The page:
Apparently TSA's requirement that Registered Traveler providers use data encryption was poorly enforced and has no teeth other than suspension of new enrollments.
It still amazes me how many people don't grasp that a little drive encryption can change their exposure from tons of bad press and millions of dollars in penalties and cleanup to $2,000 to buy, image and deploy a replacement laptop.
Before we went to enterprise-wide mandatory drive encryption on laptops and desktops about four or five years ago, our last lost laptop cost about three million for all of the consumer disclosures and credit report monitoring for the affected customers. Now thats teeth. (ouch!)
Umm... if subscribers aren't any more "trusted" than anyone else, then... why do they have to give "sensitive personal information" in order to sign up?
I suppose one could make a business case that Clear should identify their customers uniquely so that every "John Smith" must pay his (or her) own fee, but I suspect it's just the old habit of many "Security" types: gather all possible information about other people. Ask them why, and they give you a blank look and say "Security".
I smell an expensive class-action suit. The incompetence of the TSA is painful.
Perhaps corporations and government entities need to adopt strict policies about storing personal data on laptops and other portable hardware; it seems like a simple solution to a fairly common problem. Or at least ask themselves if it's really necessary to carry around all this data.
I hope this means all the Clear enrolees will get /extra/ screening. Their identity might have been stolen, so anyone claiming to be on the program could be a terrorist!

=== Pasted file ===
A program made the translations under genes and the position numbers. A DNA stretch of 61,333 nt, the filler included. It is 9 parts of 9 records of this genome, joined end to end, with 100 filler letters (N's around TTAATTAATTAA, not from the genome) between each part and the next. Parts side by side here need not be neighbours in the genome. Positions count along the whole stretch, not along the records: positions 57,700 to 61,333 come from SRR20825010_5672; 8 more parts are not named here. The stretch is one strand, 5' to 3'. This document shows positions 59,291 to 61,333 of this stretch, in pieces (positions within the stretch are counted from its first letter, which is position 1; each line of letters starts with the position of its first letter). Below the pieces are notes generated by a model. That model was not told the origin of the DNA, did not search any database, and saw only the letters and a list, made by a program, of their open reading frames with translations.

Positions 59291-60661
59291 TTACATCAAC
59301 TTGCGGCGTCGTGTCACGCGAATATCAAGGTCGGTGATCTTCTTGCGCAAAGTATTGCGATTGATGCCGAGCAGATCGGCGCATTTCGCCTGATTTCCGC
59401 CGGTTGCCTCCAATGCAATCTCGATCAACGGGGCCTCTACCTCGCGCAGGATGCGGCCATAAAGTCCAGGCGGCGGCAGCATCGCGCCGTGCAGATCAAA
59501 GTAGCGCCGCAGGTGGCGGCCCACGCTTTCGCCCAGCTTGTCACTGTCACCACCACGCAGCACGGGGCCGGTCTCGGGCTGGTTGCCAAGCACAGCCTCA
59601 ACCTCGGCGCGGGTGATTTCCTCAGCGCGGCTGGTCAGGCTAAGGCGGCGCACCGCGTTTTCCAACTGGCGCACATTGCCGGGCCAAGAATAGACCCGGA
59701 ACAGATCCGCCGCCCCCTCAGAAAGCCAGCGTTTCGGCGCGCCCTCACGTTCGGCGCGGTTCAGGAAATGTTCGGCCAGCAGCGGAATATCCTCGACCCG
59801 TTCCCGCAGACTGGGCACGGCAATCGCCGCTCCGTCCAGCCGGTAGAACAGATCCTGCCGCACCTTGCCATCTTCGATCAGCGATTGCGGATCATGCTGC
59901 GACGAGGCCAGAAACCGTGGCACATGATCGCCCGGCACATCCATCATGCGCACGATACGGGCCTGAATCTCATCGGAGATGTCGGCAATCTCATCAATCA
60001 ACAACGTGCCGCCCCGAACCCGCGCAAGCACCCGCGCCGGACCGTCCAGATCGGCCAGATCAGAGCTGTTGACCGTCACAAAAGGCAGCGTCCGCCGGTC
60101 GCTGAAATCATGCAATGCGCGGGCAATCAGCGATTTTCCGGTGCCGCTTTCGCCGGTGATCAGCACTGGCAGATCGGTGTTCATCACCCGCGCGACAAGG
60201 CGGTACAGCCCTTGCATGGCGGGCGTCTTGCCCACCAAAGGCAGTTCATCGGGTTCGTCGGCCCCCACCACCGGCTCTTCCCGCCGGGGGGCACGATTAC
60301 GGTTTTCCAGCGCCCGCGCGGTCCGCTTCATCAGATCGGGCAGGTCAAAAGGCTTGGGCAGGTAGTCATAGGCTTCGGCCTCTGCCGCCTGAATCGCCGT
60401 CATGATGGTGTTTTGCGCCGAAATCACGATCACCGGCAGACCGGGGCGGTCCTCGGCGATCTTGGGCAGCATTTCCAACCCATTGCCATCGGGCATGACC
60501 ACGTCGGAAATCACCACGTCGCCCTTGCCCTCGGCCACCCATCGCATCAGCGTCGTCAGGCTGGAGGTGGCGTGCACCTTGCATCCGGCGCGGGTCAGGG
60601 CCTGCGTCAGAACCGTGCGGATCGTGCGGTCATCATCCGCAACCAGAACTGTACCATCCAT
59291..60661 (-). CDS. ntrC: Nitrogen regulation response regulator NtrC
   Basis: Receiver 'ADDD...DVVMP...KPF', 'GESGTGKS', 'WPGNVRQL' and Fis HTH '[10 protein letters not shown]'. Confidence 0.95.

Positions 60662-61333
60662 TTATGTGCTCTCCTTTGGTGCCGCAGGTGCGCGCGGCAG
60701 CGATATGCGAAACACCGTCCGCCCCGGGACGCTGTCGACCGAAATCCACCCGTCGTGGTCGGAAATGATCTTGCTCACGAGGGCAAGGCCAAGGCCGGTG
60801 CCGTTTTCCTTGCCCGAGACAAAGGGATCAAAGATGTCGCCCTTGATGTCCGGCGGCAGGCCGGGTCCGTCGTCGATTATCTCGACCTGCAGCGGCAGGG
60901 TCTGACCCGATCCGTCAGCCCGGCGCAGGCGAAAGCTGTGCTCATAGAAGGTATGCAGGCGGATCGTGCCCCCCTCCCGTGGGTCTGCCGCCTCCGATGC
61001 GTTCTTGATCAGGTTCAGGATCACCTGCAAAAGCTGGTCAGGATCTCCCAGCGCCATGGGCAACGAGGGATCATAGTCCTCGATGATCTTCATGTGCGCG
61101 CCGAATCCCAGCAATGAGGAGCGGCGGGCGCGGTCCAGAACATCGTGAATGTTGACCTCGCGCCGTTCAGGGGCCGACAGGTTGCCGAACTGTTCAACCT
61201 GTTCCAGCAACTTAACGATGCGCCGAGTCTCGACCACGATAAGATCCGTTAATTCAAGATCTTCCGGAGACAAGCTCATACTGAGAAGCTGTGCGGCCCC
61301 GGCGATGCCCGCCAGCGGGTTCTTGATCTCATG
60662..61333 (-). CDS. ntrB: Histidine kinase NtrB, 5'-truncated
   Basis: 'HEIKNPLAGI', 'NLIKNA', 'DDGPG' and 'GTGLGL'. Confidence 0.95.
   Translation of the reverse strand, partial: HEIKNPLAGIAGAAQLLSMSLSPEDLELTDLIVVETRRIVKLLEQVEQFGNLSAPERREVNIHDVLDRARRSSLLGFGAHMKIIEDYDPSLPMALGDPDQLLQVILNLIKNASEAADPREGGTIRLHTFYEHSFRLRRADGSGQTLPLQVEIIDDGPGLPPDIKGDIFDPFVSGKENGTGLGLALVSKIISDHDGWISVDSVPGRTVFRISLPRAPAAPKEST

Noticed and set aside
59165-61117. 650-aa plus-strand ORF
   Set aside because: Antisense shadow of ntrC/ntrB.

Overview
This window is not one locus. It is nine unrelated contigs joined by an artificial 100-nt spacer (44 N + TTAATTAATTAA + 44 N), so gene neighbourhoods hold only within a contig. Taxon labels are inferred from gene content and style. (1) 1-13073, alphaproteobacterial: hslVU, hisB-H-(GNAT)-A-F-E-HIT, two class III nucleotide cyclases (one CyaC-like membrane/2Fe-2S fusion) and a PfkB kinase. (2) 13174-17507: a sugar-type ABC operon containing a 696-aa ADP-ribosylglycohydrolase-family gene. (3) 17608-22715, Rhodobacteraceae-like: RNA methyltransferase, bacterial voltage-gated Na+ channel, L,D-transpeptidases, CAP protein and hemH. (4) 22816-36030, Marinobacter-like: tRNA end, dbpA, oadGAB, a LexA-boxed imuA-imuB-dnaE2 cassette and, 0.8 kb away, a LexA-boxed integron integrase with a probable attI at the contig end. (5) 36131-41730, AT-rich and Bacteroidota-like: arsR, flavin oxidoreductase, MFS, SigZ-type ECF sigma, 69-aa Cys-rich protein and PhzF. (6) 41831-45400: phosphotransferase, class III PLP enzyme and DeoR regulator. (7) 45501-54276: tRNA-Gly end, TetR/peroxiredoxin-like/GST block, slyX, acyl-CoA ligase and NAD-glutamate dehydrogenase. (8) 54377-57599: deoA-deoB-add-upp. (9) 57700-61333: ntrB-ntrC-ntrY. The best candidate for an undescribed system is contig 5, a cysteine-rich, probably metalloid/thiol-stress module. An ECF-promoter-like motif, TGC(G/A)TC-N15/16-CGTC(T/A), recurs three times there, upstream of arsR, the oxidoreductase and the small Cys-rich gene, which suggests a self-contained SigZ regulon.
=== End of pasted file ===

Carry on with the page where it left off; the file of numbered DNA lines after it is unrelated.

No malice towards them, individually. I just want to see another TSA program be an obvious, public failure.
Well, crap; how can I test my fake identities ahead of time with the program shut down :(
I like to think its just the universe's way of evening the score...http://yro.slashdot.org/article.pl?sid=08/08/01/0958242&tid=158
I perused the TSA Web site. Some of the things I read there are jsut astounding:
"Good security requires treating all people the same, regardless of age, ethnicity or physical condition." from http://www.tsa.gov/press/madness/...
and whenever I fly, and hear in the waiting line, "Security is everyone's responsibility" from the TSA video, I just want to yell, "Nuh-uh!"
You could at least use the local link for that story (which includes the Slashdot link): http://www.schneier.com/blog/archives/2008/08/...
Anyway, it should be noted that 'Clear' is a private service, not directly associated with the TSA, and the link above is to do with border guards, so there isn't necessarily any direct connection aside from laptops sprouting legs and wandering off...